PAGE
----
A trio of tie-barred bills have been introduced in the state Senate that would change the mechanism by which roads are funded. If one of them receives the state Legislature’s blessing, voters may see the initiative on the 2012 general election ballot.
State Sen. Howard Walker (R-Traverse City) introduced Senate Joint Resolution (SJR) N on Tuesday, Oct. 4, seeking to amend Section 8 of Article IX of the Michigan Constitution by imposing a 1-percent sales tax on gross taxable sales of tangible personal property by retailers.
The revenue would then be dedicated to the state’s Comprehensive Transportation Fund.
“The bills were introduced because the gas tax (revenue) coming in continues to decline,” said Eric Dean, Walker’s chief of staff. “People are driving less and going on fewer vacations due to the economy. With the fuel economy vehicles, less gasoline is needed, so the trend will continue into the future. We need a more stable funding source, and the sales tax provides that stability.”
Senate Bills (SBs) 714 and 715 seek to repeal the Motor Carrier Fuel Act, should the electorate vote in favor of the resolution at the polls.
It is uncertain how new legislation would impact the Road Commission for Oakland County (RCOC) given that state revenues — derived primarily from the state-collected fuel taxes and vehicle-registration fees — are the road commission’s largest source of funding and the main funding source for RCOC operations.
“No. 1, we understand the legislation is intended to be revenue-neutral. While we don’t want to lose money, it doesn’t solve the funding problem for roads,” said RCOC Spokesperson Craig Bryson.
“One concern we have, however, is that the gas and diesel tax, and registration fees, are constitutionally guaranteed. If replaced, we’re not given a guarantee, and if the budget gets tight, the concern is they could pull it and use it for the general fund,” Bryson said.
However, Dean contends that the funding mechanism would be air-tight.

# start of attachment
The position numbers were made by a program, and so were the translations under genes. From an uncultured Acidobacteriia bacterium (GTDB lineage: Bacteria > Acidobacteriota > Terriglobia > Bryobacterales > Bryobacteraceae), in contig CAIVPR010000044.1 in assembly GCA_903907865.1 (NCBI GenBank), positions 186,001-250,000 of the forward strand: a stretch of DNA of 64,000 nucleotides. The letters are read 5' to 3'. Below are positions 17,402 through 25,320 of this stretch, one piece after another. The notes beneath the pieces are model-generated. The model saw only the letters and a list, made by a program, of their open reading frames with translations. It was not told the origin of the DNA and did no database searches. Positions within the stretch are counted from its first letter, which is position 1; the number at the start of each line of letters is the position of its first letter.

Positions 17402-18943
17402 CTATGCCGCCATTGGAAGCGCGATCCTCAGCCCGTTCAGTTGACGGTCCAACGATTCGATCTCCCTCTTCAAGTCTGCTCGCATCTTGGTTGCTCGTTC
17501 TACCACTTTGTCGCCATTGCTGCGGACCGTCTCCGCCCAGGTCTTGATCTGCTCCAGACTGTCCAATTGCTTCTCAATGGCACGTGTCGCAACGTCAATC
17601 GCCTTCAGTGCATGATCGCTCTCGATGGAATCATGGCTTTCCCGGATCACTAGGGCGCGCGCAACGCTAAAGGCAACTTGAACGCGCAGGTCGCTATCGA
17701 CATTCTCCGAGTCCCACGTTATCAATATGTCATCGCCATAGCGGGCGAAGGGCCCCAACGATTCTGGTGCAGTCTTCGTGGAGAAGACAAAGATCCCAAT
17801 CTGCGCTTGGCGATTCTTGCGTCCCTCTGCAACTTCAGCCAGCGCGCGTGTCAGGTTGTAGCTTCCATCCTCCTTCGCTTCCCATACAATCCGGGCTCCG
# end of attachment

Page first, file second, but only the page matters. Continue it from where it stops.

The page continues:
“This would be constitutionally-dedicated to the Michigan Transportation Fund and couldn’t be diverted for other purposes,” Dean said.
According to Dean, an analysis done in February shows the state’s gas tax yielded $826 million in Fiscal Year (FY) 2010-11 and the diesel tax netted $115 million for a total of $941 million. This pales in comparison to the $1 billion in revenues the 1-percent sales tax would generate, as revealed at the 2011 Consensus Revenue Estimating Conference, Dean said.
Sen. Dave Robertson (R-Waterford) said he isn’t ready to take a stand on the legislation.
“I’m not inclined to support a tax increase or take a position before hearing testimony in committee,” he said. “My focus is on cost containment in transportation and getting more road value for the dollar.”
Robertson noted that the state should be pushing for more federal tax dollars.
“We only get 92 cents back from every federal tax dollar (sent) — we’re still a donor state,” he said. “I’d like to see the federal funding changed. We have helped other states so its their turn to help us.”
By repealing the gas and diesel tax, stakeholders would save at the pump — another benefit, according to Dean.
“It would provide an immediate reduction at the pump of 19 cents for each gallon,” Dean said, adding that the legislation is a new take on how to fix roads while not penalizing the voters with a new tax.
“We’re hopeful that as we work through the process, folks will see (that) the proposal provides stability without a tax increase that some legislators have called for,” Dean said.
The tie-barred bills are currently in the hands of the Senate Finance Committee.